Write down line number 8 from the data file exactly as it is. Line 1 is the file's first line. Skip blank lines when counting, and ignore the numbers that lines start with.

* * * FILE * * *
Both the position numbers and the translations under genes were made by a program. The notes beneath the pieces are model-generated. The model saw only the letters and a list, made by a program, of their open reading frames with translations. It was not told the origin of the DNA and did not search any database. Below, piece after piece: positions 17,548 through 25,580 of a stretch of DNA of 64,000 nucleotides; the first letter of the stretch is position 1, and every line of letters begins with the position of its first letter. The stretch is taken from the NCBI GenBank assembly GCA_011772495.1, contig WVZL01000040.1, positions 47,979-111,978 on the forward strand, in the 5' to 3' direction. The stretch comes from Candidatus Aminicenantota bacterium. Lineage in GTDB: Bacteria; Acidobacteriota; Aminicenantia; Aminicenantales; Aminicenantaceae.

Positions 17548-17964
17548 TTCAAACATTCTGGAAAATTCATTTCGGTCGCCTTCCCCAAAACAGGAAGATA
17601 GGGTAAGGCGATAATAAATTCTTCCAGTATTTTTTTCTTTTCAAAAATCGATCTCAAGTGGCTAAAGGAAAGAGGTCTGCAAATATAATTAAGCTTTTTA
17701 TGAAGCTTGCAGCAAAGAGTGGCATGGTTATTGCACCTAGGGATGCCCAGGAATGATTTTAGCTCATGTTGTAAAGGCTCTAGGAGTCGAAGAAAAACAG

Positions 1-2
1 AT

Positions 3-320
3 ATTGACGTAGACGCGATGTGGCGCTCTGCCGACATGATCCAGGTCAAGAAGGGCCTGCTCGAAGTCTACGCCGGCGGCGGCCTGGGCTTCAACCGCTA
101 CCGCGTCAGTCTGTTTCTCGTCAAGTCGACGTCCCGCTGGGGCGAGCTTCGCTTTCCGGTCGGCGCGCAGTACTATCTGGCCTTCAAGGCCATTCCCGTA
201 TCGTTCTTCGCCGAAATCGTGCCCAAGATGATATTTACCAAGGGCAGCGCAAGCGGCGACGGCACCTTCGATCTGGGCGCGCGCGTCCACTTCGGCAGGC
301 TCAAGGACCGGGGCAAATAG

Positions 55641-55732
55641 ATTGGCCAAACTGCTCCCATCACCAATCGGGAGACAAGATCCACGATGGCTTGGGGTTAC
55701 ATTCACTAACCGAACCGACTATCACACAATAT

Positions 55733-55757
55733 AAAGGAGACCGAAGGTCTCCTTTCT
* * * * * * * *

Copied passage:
Positions 3-320